Let $p$ be prime and define $f : \mathbb{Z}_p \to \mathbb{Z}_p$ by $f([x])=[ax],a\in\mathbb{Z},p\nmid a$. Prove that $f$ is 1-to-1 and onto.

The question is equivalent to proving that $f$ permutes the elements of $\mathbb{Z}_p$. I know that proving that $f$ is invertible will prove that $f$ is one-to-one, but I'm not sure how to do this. Also, I know I'll have to use some properties of congruences modulo primes.

  • $\begingroup$ Since the set is finite, it is enough to prove 1-to-1. If $f([x])=f([y])$, then $[ax]=[ay]$. This means that $a(x-y)$ is divisible by $p$. Since $p$ is prime and doesn't divide $a$ it follows that $p$ divides $x-y$. This means that $[x]=[y]$. $\endgroup$ – conditionalMethod Oct 20 at 4:20

If $f([x]) = f([y])$ then $[ax] = [ay]$, thus $p|(ax-ay) \implies p|a(x-y) \implies p|(x-y) \implies [x] = [y]$ then $f$ is $1-1$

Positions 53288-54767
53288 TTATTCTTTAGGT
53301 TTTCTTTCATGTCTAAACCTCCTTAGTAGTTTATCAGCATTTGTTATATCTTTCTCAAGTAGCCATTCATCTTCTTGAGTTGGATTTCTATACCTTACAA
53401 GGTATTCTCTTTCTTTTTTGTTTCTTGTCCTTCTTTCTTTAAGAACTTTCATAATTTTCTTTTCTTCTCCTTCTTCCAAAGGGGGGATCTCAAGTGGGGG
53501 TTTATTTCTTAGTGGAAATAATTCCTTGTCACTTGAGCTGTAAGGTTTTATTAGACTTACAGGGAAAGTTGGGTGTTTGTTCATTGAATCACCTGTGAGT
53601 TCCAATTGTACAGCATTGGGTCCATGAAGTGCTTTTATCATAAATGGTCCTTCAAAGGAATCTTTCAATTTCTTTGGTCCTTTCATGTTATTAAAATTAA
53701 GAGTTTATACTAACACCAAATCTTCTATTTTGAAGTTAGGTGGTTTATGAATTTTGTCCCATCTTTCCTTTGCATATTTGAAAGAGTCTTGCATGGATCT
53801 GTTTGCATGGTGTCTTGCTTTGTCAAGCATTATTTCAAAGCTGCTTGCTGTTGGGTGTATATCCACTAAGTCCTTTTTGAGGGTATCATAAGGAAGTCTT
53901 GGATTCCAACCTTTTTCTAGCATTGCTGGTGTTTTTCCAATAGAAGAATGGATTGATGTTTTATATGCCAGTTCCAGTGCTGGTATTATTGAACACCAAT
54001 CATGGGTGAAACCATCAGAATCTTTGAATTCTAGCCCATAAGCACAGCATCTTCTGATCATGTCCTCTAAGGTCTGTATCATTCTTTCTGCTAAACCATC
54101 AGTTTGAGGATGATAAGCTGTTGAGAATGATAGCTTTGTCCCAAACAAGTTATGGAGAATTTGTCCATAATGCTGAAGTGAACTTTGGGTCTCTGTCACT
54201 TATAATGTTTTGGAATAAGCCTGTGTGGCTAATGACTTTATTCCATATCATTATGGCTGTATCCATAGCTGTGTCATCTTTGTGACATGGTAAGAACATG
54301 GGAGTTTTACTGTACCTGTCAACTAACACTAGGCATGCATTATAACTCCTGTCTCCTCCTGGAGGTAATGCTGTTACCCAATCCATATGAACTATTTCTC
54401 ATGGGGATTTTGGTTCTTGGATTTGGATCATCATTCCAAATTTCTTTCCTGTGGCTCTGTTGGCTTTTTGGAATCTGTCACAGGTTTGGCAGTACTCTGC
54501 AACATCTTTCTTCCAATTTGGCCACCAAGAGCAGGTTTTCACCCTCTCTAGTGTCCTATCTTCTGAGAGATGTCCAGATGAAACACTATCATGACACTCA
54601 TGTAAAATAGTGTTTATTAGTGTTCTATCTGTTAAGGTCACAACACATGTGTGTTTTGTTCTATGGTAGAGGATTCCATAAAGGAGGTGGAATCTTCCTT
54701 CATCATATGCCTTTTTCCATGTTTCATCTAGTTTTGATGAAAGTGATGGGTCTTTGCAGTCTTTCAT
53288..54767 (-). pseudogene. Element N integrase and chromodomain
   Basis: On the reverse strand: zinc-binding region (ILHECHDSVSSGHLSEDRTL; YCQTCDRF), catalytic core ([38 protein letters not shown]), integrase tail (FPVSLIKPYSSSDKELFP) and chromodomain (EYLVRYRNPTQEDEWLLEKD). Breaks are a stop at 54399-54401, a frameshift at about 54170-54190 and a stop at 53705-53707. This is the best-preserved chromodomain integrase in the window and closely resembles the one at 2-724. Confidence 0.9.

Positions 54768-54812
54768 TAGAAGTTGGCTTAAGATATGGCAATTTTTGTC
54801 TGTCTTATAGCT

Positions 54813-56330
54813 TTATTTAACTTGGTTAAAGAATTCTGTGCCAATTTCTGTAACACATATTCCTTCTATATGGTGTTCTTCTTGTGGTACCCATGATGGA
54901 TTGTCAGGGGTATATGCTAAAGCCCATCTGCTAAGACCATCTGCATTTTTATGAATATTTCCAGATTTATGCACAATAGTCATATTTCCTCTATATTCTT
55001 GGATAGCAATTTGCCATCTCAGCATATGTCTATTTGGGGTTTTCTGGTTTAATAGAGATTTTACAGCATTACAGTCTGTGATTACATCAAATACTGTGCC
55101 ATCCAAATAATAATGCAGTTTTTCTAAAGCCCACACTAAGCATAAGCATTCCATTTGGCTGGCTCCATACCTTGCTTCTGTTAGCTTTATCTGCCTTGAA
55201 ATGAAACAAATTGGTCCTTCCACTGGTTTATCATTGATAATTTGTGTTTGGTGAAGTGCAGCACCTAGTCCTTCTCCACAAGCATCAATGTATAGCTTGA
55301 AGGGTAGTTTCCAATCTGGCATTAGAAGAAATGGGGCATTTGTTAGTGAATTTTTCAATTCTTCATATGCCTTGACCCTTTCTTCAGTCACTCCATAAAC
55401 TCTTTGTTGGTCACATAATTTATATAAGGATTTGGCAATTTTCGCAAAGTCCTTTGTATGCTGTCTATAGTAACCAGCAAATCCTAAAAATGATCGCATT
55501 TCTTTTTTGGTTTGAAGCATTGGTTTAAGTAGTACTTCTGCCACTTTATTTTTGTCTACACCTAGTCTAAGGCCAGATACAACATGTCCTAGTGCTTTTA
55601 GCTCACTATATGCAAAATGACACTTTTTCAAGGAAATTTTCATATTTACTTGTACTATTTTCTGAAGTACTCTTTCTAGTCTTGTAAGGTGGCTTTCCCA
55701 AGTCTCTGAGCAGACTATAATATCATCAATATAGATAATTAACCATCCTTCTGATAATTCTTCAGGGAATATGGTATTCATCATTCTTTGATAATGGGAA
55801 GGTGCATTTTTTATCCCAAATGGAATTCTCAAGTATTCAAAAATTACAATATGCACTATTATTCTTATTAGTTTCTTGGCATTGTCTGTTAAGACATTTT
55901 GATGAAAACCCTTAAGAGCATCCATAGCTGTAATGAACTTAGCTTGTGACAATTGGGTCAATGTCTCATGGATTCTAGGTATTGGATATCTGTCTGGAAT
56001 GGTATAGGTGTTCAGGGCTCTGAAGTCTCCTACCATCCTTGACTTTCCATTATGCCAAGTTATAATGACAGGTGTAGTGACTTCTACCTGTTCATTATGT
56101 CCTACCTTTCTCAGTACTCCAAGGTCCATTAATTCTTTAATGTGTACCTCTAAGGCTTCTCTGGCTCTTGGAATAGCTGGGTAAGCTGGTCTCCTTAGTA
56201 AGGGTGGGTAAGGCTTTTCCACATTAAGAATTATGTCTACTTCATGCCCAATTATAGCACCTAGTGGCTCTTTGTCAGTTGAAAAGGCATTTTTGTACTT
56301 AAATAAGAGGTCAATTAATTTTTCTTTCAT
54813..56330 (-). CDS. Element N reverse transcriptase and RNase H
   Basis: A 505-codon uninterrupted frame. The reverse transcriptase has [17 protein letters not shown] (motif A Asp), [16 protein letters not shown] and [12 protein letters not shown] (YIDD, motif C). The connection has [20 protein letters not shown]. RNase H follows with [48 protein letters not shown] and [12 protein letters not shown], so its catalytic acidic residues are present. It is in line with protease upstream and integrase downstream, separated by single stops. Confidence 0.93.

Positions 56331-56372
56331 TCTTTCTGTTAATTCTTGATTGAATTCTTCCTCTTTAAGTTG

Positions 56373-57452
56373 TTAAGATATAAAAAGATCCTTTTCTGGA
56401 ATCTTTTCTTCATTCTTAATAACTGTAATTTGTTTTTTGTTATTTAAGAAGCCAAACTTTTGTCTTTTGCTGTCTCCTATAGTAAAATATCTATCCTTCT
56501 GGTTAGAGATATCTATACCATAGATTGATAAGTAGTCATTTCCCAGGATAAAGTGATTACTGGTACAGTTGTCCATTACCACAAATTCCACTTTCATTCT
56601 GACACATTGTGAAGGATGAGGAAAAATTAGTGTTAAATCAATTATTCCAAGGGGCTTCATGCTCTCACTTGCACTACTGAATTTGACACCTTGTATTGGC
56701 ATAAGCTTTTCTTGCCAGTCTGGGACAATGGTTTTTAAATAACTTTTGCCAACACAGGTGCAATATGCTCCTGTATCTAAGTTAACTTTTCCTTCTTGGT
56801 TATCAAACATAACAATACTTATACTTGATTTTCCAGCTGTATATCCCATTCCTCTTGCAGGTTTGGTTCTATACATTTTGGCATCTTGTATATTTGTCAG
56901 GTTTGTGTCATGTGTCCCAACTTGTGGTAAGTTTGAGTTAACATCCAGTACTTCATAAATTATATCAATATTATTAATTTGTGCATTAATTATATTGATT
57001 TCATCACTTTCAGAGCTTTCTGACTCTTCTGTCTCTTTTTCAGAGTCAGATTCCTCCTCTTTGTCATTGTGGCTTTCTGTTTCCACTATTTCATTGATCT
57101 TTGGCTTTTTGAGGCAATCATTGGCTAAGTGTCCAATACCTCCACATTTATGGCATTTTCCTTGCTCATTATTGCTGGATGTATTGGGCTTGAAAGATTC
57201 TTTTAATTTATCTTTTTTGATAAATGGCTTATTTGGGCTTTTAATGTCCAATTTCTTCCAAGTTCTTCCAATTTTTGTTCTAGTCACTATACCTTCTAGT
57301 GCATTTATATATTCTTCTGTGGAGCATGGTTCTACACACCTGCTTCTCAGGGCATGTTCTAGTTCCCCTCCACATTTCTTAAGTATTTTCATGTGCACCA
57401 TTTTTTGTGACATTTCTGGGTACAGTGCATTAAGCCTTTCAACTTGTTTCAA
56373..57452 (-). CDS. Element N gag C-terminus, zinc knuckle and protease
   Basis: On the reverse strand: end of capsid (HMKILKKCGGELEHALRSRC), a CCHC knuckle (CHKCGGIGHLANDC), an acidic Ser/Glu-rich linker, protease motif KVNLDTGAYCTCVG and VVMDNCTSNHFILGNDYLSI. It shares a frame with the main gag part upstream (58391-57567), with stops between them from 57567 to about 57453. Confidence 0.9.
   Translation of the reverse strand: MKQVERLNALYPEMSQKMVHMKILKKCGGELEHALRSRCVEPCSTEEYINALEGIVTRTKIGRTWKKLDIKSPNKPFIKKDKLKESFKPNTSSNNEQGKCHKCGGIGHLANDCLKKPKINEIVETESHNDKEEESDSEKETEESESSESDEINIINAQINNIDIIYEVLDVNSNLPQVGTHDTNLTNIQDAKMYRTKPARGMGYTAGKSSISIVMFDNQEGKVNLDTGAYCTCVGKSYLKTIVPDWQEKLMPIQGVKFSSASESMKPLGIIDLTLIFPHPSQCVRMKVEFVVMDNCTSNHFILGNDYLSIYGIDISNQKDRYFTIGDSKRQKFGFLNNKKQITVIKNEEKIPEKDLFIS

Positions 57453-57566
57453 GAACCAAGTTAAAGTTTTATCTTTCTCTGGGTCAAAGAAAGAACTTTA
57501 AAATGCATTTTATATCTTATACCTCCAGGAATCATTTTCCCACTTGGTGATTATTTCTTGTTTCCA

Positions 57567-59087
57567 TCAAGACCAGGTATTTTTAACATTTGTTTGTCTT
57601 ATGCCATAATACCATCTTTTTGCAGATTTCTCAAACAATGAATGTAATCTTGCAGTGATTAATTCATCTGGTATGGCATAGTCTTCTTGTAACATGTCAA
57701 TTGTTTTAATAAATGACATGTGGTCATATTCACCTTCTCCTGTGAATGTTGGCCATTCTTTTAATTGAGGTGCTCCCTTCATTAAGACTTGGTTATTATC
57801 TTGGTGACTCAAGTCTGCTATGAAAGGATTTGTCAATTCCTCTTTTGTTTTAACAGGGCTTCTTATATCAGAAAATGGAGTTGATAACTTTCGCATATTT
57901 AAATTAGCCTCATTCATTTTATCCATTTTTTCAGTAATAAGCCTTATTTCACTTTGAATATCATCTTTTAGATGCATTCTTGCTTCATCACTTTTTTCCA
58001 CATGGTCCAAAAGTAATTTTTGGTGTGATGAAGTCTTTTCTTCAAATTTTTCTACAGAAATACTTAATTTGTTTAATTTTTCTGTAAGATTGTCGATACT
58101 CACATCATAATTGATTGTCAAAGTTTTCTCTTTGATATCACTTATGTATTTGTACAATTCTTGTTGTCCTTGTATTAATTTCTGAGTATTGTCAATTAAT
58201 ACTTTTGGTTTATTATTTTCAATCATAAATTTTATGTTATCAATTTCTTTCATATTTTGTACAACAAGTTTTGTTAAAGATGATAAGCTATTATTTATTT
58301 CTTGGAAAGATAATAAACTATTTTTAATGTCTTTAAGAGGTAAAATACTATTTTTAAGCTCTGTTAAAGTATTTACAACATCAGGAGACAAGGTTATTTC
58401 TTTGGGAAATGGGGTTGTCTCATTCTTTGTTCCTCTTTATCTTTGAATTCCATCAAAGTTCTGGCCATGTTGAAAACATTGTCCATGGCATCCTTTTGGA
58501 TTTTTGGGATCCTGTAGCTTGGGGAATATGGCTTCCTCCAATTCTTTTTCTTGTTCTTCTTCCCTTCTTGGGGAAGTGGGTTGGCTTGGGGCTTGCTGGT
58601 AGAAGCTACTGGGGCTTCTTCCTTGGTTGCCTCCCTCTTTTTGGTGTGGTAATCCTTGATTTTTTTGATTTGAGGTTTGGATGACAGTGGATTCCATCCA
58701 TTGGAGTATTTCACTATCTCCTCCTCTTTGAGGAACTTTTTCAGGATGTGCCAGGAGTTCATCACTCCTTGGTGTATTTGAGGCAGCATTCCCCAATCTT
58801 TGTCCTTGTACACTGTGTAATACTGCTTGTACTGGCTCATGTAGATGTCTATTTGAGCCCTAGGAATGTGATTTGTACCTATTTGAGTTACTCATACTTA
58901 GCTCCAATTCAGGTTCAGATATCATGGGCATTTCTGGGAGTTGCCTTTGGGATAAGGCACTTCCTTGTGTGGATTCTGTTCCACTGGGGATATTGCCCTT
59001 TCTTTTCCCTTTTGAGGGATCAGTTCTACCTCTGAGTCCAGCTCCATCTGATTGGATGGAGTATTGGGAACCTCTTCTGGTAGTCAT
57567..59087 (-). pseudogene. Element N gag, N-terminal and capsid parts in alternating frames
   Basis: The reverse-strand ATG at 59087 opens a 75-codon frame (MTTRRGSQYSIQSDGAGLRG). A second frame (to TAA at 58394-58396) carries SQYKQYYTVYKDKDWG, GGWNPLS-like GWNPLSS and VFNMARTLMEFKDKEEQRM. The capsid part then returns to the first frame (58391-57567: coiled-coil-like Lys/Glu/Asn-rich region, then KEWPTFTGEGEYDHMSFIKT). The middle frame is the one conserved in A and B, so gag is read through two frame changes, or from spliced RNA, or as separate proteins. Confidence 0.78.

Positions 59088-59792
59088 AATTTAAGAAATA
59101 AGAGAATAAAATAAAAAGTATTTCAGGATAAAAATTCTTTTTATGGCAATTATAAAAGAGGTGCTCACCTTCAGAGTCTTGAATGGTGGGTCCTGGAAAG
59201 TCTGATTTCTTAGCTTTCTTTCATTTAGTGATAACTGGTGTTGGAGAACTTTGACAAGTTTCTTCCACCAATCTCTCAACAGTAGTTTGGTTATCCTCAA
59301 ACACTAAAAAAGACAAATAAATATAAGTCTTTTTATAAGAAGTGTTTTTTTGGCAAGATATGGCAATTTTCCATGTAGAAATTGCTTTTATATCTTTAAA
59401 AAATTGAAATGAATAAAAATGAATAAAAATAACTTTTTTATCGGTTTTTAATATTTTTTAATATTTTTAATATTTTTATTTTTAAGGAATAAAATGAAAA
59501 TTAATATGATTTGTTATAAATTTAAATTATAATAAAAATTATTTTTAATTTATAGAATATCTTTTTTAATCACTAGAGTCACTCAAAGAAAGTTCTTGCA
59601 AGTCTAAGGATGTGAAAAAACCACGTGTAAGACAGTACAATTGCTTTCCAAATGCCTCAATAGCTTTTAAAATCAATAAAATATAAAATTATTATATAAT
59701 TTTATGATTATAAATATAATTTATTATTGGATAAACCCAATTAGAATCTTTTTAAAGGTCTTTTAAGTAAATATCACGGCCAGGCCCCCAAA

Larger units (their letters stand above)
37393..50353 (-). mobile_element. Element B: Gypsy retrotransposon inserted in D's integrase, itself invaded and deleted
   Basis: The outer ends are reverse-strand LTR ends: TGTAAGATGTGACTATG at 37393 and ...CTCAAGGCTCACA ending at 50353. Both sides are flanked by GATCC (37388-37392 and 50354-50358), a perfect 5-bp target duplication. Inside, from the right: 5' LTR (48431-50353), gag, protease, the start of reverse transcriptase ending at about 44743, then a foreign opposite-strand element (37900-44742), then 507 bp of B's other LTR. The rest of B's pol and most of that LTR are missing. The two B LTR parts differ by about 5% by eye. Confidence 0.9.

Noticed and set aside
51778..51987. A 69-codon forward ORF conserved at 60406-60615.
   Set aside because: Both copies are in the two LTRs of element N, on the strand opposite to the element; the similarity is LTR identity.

Now let $[x] \in \mathbb{Z}_{p}$

We have that $(p,a) = 1$ then there exists $s,t \in \mathbb{Z}$ such that $1 = as + pt$ thus $p|(1-as)$ $\implies [as] = [1] \implies [x] = [asx] = f([sx])$ then $f$ is onto



So $\operatorname {gcd}(a,p)=1$. Thus there exist $b,c$ such that $ba+cp=1$. That is $b\cong a^{-1}\pmod p$. So $f^{-1}([x])=[bx]$. You can check that $f^{-1}$ is a well-defined inverse for $f$. Thus $f$ is invertible, hence bijective.


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